Thank you FiFine for sending us this microphone to review!
We’ve been doing YouTube, Twitch, and Mixer streams for a while. Back in our earlier days, we relied on headset microphones and our watchers commented on the poor audio quality. We ran a successful GoFundMe campaign for a better microphone and we bought a Snowball USB bundle that’s no longer available on Amazon. Our viewers were happy with the better quality audio in our streams.
Though the Snowball microphone served us well, I was in the market for a 3.5mm microphone that would easily plug into my video streaming box and external Sound Blaster sound card. I picked up an $18 K667 FiFine microphone and was impressed with its better quality for a fraction of the Snowball’s price!
When FiFine offered us a review sample of the K668 I was eager to check out the USB equivalent of the same microphone I have! The USB version is a few dollars more than the 1/8" TRS connector version. The USB model has unique hardware that Windows will immediately detect and install drivers for so it can work alongside or even without a sound card installed. Just be sure that any recording or streaming software is set to listen to the correct microphone and that the volume is higher than Windows’ default level of 17 (very quiet!).
Like the 3.5mm model, this microphone comes with a sturdy metal tripod that screws in securely to the mic. The body of the microphone is metal and is built to last. The base of the 5.9 foot USB cable is shielded to protect it from some wear and tear. Lastly, the included pop filter is a nice inclusion for better audio quality.
The Amazon listing states that this microphone has an omnidirectional pick up pattern and according to our testing, that does seem to be the case. There are no preferred angles that sound better or worse when using this microphone. Omnidirectional is better suited for recording several feet away if necessary. The downfall to omnidirectional is that it can and will often pickup background noises like keyboard typing or animals/kids trying to communicate with you while streaming. A cardioid microphone is better for people streaming or recording at their desk. Though the manufacturer’s website states that the polar pattern is cardioid, it certainly doesn’t act like it.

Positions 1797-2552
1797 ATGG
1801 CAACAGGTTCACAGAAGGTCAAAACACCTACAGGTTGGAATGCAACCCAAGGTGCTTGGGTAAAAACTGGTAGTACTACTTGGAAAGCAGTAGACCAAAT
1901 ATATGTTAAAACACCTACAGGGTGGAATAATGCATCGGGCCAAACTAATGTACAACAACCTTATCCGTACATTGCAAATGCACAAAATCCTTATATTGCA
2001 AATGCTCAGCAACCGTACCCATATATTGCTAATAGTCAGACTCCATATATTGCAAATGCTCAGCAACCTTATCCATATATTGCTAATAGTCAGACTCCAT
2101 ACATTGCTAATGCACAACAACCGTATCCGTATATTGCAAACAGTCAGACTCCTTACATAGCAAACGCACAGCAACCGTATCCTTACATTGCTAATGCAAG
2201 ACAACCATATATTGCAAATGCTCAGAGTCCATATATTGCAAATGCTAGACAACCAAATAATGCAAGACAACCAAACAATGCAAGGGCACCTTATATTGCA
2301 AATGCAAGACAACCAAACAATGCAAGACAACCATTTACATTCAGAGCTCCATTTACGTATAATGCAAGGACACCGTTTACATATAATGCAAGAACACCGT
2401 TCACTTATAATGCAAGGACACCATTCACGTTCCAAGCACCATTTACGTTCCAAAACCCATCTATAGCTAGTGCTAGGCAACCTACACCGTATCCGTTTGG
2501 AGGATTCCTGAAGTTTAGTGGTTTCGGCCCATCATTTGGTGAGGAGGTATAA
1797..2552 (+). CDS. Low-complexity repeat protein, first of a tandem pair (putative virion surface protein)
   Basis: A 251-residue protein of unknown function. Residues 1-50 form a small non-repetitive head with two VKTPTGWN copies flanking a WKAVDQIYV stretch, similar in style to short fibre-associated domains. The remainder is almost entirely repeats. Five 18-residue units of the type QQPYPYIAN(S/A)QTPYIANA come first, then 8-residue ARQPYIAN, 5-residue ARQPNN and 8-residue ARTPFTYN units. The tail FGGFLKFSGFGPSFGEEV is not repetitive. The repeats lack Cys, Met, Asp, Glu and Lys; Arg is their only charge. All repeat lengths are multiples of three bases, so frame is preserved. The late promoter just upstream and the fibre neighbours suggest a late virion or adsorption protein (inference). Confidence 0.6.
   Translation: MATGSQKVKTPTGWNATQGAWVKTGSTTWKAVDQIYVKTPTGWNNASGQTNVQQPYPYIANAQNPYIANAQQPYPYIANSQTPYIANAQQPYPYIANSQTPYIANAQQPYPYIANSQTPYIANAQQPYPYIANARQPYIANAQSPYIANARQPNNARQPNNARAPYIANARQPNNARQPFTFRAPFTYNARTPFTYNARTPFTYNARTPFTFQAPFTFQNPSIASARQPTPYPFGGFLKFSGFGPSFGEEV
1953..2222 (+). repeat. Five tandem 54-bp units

For streaming, this microphone performed admirably. Better than the Snowball one we’ve been using for years. I had trouble playing Rocksmith 2014 with the Snowball as it couldn’t detect the D notes properly causing me to not get past the tuning part. The FiFine K668 had trouble recognizing the high E notes. When I skipped the tuning portion (I tuned it manually) and proceeded to play a song that I would get over 95% accuracy on normally, I was in the 50 percentile range when using this microphone. If you’re looking for a microphone to play Rocksmith 2014 acoustically, you’ll want to look elsewhere.
For streamers or video conference callers on a budget, the FiFine K668 USB Microphone is a solid buy if you’re not concerned about too much background noise interference.